Last week, many were caught off-guard by reports that AT&T’s massive bid for Time Warner had hit a rough patch. In a matter of days, the $108.7 billion acquisition went from looking like a done deal to something much less certain, with the Justice Department and AT&T seemingly at loggerheads and possibly headed toward a lawsuit.
In the middle of it all was a fierce disagreement over the future of CNN, a frequent target of President Donald Trump’s criticism and a Time Warner property.
AT&T, the telecom giant, wants to buy up Time Warner, one of the world’s biggest entertainment companies. Time Warner — not to be confused with Time Warner Cable — owns companies such as HBO and Turner Broadcasting, which is the parent of CNN.
Time Warner also controls Warner Bros. and everything in it — DC Comics (including Batman, Superman, Wonder Woman and the Justice League film), the Harry Potter franchise, the Lord of the Rings films and a whole lot more.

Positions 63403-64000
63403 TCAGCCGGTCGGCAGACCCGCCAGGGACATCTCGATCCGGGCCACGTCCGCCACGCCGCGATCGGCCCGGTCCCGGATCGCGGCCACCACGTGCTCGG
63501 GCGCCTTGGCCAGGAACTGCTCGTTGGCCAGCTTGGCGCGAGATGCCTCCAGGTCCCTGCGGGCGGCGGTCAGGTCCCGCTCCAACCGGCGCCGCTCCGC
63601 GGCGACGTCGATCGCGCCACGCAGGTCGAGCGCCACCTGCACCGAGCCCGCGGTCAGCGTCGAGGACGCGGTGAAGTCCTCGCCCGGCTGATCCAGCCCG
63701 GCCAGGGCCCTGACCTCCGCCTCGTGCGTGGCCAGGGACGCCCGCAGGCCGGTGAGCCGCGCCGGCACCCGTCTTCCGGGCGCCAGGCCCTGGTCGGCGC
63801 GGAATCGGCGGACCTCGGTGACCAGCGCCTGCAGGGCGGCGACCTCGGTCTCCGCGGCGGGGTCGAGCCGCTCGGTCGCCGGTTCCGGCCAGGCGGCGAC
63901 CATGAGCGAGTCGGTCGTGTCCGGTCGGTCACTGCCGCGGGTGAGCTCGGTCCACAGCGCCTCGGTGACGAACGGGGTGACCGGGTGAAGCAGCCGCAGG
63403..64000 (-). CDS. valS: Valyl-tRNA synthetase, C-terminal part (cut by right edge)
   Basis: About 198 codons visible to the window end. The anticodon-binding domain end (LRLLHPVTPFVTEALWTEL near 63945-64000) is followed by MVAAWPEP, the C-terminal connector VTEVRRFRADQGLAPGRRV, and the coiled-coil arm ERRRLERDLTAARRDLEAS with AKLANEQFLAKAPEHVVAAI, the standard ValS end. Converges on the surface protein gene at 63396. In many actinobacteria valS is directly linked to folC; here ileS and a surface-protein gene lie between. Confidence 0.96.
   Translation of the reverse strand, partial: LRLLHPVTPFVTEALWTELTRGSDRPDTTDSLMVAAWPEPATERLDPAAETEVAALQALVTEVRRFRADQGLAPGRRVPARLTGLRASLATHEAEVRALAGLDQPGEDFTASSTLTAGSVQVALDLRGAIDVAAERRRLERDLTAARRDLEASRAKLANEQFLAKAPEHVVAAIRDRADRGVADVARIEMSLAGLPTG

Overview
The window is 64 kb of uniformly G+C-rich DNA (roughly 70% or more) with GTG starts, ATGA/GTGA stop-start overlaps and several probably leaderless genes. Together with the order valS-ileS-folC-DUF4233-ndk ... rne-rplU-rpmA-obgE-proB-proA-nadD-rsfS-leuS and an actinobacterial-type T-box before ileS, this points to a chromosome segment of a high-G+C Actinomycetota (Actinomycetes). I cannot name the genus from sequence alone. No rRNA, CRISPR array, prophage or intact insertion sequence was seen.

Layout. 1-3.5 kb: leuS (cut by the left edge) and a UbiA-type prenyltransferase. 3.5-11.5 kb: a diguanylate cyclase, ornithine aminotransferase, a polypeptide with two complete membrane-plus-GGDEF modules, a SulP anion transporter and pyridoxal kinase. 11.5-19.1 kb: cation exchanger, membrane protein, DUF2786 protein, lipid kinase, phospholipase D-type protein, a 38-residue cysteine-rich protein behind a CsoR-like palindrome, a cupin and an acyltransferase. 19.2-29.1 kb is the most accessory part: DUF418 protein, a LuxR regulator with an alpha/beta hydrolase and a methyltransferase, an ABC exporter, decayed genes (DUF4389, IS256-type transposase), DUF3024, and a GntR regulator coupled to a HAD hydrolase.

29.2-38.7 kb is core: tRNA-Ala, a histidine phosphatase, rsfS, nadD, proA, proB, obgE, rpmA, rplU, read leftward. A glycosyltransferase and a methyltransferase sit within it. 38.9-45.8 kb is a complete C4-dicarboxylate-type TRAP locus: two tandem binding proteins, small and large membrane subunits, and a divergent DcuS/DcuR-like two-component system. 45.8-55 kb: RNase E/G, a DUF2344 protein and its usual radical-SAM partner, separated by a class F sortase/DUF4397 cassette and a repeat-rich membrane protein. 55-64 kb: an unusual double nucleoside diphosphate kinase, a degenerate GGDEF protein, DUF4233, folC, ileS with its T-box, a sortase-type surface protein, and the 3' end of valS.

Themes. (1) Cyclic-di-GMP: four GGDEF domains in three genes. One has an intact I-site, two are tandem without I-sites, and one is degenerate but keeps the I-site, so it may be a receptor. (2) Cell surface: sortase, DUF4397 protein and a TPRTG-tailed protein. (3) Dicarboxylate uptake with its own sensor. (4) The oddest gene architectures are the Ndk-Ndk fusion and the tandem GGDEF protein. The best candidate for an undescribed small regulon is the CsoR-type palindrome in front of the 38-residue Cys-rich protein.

AT&T said it’s doing this because it wants to build an advertising and content behemoth to rival Facebook and Google. AT&T could use Time Warner’s huge content library to draw in new customers, gather information about them and create more advertising opportunities that will make more money. With the new holdings, AT&T would gain control over a $29 billion chunk of the entertainment industry and potentially reshape how Americans get their media and information.
It turns out AT&T’s deal talks with DOJ weren’t going as smoothly as everyone thought. Tensions arose about how and whether AT&T should sell off some of Time Warner’s assets as part of the deal — with some saying DOJ asked AT&T to sell off Turner Broadcasting, CNN’s parent, while others said the reverse, that AT&T had suggested it. Regardless of who first broached the issue, what should happen to CNN under AT&T is a key aspect of the spat.